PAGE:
As I revise for the MB2-718 exam (Microsoft Dynamics 365 Customer Service) I’m creating blog posts detailing all aspects of my revision. I hope these posts will aid anyone who is also revising for this exam. In this post I will review the setup & configuration of Field Service.
For reference I have shown the skills measured statement for the Field Service section of the MB2-718 exam below. Many of the items mentioned will be impacted by setup & configuration! Making understanding how to configure the Field Service application an important topic.
In my introductory posts I described many entities which must be configured to support your implementation of Field Service, including resources, products and services. (Plus many more.) So far we have actually only scratched the surface of what needs to be configured! Ther are many items yet to cover including territories, price lists etc etc.
In addition to items like this you will also need to understand how security roles are applied in Field Service and what administrative settings we have available.
Collectively all of these thing cover a large amount of concepts! Because of this I will break this post down into several parts;
- Part One (This post) – Security roles and admin settings
- Part Two – Products and Services
- Part Three – Resources
Field Service gives us five security roles which should make the process of assigning the correct access privileges to users easier.
Note: I am going to make an assumption that you have a basic understanding of how the security model within Dynamics 365 operates. If this is a new concept then I suggest you research the security model as part of your revision for the MB2-718 exam.
As with other security roles you can use these roles straight out of the box or you can take copies and amend as required.
These are people who will need access to the Field Service administration options found in the settings area of Dynamics 365.
If you look at this role you can see that it grants full access rights on all entities connected with Field Service. This will include entities that are specific to Field Service such as work order but it will also include other system entities. (Such as account and activity.) It is important you are aware of this as you could be granting more access than expected! Administrators will have organizational level access to things like accounts and resources, meaning they can see and amend all accounts and resources.(Plus many of the configuration options connected with Field Service.)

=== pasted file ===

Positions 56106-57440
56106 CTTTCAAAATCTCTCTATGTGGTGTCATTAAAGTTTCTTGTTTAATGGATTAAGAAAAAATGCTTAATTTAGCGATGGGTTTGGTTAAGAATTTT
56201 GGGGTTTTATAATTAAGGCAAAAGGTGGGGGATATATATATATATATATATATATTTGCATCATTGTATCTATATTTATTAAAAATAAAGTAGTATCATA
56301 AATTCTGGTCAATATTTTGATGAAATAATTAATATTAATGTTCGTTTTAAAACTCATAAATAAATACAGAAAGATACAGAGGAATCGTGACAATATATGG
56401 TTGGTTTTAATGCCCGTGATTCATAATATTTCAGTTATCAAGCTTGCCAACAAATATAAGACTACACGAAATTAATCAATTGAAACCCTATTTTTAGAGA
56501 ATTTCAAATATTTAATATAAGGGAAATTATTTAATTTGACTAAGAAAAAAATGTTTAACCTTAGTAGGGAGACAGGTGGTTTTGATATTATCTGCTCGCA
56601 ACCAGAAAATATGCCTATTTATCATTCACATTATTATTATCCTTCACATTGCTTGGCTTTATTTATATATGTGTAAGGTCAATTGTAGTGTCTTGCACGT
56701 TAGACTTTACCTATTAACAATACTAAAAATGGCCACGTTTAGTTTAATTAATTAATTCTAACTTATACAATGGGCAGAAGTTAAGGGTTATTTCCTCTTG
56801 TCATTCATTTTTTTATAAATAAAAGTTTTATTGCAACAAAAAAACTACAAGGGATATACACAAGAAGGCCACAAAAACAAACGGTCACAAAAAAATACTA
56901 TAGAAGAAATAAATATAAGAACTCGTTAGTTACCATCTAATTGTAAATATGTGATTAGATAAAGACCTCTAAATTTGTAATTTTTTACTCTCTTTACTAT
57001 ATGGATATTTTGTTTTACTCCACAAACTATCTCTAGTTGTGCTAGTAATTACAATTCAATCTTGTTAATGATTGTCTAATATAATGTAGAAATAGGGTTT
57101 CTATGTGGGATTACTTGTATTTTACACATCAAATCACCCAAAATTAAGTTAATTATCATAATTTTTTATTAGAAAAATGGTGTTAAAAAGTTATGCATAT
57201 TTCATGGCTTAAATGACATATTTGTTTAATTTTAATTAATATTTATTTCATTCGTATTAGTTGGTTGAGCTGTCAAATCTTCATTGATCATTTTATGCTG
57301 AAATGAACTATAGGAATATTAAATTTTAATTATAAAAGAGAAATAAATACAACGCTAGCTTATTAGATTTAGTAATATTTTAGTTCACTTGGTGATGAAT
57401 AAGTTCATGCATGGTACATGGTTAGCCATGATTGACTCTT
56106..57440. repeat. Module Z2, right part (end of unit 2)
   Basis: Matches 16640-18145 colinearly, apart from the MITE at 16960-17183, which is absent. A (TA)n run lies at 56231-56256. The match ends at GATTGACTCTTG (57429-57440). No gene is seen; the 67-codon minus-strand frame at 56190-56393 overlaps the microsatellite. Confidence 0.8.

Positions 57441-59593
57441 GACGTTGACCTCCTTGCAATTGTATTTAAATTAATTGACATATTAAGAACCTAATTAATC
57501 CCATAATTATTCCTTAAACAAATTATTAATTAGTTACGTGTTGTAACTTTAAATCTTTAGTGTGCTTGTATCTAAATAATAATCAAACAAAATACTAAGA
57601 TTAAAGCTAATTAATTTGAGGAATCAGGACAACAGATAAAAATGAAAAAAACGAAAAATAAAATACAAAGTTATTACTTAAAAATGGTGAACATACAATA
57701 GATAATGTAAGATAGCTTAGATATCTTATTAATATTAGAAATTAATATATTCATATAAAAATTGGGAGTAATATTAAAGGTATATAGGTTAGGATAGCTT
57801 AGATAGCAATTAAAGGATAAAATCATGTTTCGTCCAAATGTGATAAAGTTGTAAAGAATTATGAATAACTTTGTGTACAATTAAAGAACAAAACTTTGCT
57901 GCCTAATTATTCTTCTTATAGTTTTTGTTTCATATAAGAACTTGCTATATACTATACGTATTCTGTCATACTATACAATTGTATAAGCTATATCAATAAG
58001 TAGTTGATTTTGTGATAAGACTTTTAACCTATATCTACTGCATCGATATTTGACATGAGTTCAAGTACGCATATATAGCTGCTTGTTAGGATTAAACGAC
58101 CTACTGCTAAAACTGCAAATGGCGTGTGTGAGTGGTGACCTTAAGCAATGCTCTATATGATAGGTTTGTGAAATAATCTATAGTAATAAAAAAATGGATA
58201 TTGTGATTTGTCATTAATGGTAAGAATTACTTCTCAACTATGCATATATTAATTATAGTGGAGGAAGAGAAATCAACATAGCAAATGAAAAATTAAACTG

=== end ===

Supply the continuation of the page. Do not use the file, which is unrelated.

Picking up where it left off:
Dispatchers are people responsible for scheduling and management of work orders.
- Has access to the scheduling entities
- Can create and add incidents, products, services, tasks and skills to work orders
- Has permissions to time off requests and time off reasons.
- Can view work order schedule rules
See below how the dispatcher often has full access on their business unit and all child business units. (But not full organization access.)
The inventory purchase role is given to people who are responsible for inventory, purchase orders and equipment returns.
- Has access to inventory, inventory journals, purchase orders and returns.
- Typically, this role is combined with dispatcher role when required.
This role actually grants access on a limited number of entities. Mainly included are the purchase and inventory entities. But when access is granted it is for the entire organization.
Anyone with the resource role are people who will access Field Service. (Aka : The field agents.)
- Only has basic access to work orders and work order related entities.
With this role you will see that access to system entities is very limited. And even custom entities tend to be limited to only records owned by this user.
The app access role is a very simple one! It just grants access to the App. Typically field agents will therefore have the resource role and the app access role.
NOTE: It is typical that most users will also have one or more other “standard” CRM roles giving them access to other CRM entities. Such as contacts, opportunities, cases etc. You should also keep in mind the way Dynamics 365 security roles work and ensure that users with Field Service roles aren’t inheriting more access than you intended!
Below you can see a screen shot for the administrative settings of Field Service, there are a lot!
This first administrative setting is “Field Service Settings”. As you can see below this option gives us access to quite a variety of settings. Including;
- Prefix and numbering logic for work orders, returns and purchase orders.
- Default’s such as work order status and default warehouse.
- When should invoices be created. (Never or automatically on a work order being posted.)